There is a dark side to Forestry’s green image, however.

The free compost – tons of it – is littered with every kind of trash imaginable. A stench fills the air next to a fetid clump of trash that has accumulated under a piece of heavy machinery.  Nearby, a green flip-flop protrudes from one compost pile. A hairbrush lies next to another.  Besides the abandoned footwear and the filthy article of grooming, there are countless fast-food containers, Styrofoam cups, plastic water bottles, and aluminum cans.

But the trash isn’t limited to the compost heaps.

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The One that Got Away

7 07 2012

A federal sting snares the mayor of St. Gabriel, Louisiana in a trashy scam and  links him to a St. Louis con artist who remains on the lam.  

by Will Delaney

As it meanders toward the Gulf of Mexico, the Mississippi River slows and bunches together as if trying to delay the inevitable. The lingering creates a closer bond with the land. St. Gabriel, Louisiana, a sleepy Delta town of 6,600, hugs one of the river’s many serpentine bends south of Baton Rouge. The burg is located in Iberville Parish, the heart of Cajun country, but two thirds of its population is African American. And nearly one quarter of the inhabitants live below the poverty level. The town is noted for being the location of two state prisons, which house more than 2,700 inmates. The other major employer in the area is the petrol-chemical industry. With the exception of Slay Transportation, which has a truck terminal in St. Gabriel, there are few ties to St. Louis, a Midwestern city more than 600 miles to the north.

But that was before Igor Grushewsky came to town.

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Double Trouble

25 06 2012

When it comes to turning trees into mulch Patrick Geraty finds two companies are better than one

by Bill Newmann

Agricycle, Inc., a company with close ties to the holder of a lucrative city composting contract, is responsible for cutting down a large swath of St. Louis County’s dwindling woodlands in recent years, the Journal of Decomposition has learned.

Patrick T. Geraty of Kirkwood owns both Agricycle and St. Louis Composting, Inc., which took over the St. Louis Forestry Division’s municipal composting operation in 2009.  Though incorporated separately, the two companies are in essence branches of the same operation.

St. Louis Composting and Agricycle’s joint site in Valley Park

St. Louis Composting, which has the higher profile of the pair, rakes in an estimated $12 million annually, according to the St. Louis Business Journal, processing more than 500 million cubic yards of municipal organic waste, including St. Louis city street trees.  Meanwhile out in the burbs, Agricycle, the quieter sister company, gains its lucre by clear cutting more than 500 acres yearly for developers, according to an industry source.

Geraty founded St. Louis Composting in 1992, the same year that a new Missouri law banned yard waste from landfills.  Contrary to its name, however, the company was incorporated in Illinois, and originally included a trio of corporate directors from the Chicago area.  Three years later, Geraty incorporated Agricycle in Missouri.  Both companies share the same address: 39 Old Elam Avenue, which is next to a landfill in Valley Park, a suburban town in southwest St. Louis County.  Most of the companies’ other sites are located on or near former landfills.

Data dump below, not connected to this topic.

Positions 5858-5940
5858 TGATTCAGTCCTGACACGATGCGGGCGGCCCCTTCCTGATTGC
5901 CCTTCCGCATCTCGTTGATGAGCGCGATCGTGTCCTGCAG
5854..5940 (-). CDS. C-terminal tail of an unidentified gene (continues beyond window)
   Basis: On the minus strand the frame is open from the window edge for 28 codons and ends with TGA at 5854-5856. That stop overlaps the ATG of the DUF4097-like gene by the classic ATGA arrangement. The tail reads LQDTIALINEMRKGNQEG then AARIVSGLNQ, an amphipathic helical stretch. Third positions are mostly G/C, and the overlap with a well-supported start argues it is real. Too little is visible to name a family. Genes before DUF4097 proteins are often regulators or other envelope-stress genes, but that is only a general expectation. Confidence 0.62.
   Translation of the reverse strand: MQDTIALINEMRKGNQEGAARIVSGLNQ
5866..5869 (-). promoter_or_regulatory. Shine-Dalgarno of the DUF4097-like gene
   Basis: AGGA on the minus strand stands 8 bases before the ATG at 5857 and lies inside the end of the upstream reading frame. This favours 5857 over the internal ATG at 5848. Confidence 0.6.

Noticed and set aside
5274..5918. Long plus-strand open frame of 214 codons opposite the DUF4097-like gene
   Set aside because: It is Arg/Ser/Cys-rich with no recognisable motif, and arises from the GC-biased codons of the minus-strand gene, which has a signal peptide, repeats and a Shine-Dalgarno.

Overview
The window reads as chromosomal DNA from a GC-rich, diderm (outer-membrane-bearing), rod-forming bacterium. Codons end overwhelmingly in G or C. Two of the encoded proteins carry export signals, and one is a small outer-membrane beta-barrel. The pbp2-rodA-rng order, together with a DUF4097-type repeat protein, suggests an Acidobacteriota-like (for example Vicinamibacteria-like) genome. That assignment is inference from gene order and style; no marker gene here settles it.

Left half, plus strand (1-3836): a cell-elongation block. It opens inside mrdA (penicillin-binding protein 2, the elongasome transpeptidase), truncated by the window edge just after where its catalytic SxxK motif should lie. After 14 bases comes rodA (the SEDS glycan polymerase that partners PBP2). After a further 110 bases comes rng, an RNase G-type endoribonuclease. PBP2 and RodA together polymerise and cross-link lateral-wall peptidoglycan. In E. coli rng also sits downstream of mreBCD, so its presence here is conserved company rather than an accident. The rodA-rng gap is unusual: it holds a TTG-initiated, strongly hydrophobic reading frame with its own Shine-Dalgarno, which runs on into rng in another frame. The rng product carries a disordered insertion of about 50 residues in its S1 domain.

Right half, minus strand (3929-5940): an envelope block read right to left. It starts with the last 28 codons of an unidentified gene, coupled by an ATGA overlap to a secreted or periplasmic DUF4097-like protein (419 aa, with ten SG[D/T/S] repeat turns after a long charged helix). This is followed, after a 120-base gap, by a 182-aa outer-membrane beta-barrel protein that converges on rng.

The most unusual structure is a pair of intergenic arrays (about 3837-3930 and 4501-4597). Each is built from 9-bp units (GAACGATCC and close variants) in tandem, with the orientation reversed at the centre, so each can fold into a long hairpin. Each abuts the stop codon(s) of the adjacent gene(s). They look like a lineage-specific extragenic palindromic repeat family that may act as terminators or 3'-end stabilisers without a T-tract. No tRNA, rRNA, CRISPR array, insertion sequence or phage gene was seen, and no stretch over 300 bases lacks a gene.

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The Sunny Side of the Street

18 06 2012

The alleged Center of the Universe

A walk down Chippewa sheds light on St. Louis Forestry’s policies and practices

by Will Delaney

The Donut Drive-In, at Watson and Chippewa, is a Route 66 landmark and the alleged Center of the Universe. To be accurate, the Center of the Universe is thought by some to be inside the hole of one of the millions of glazed donuts that the shop has deep-fried here since 1954. But there is a lack of consensus among quantum physicists as to which hole that might be. The continuing enigma is an inexplicable leftover of the Cold War, steeped in hot grease and shrouded in secrecy.

Theorists postulate that the portal into the void may have passed decades ago, running its course through the digestive tract of an unsuspecting southsider, or it could very well be in the next batch of glazed delicacies to come out of the fryer. To be on the safe side, I ordered a couple of custard-filled pastries instead. They don’t have holes. I am normally less cautious, but recent events, which I attribute to the approaching summer solstice, have raised my guard. Under current karmic conditions, it was too early in the day to risk being swept into the vortex of a freaky donut hole that defies scientific explanation.

I ate breakfast in the asphalt parking lot, leaning against the west-facing wall of the concrete-block building, a location chosen not for its scenic view of the nearby car wash, but spurred  by extreme solar conditions, which by 10 a.m. were already turning city streets into a blast furnace.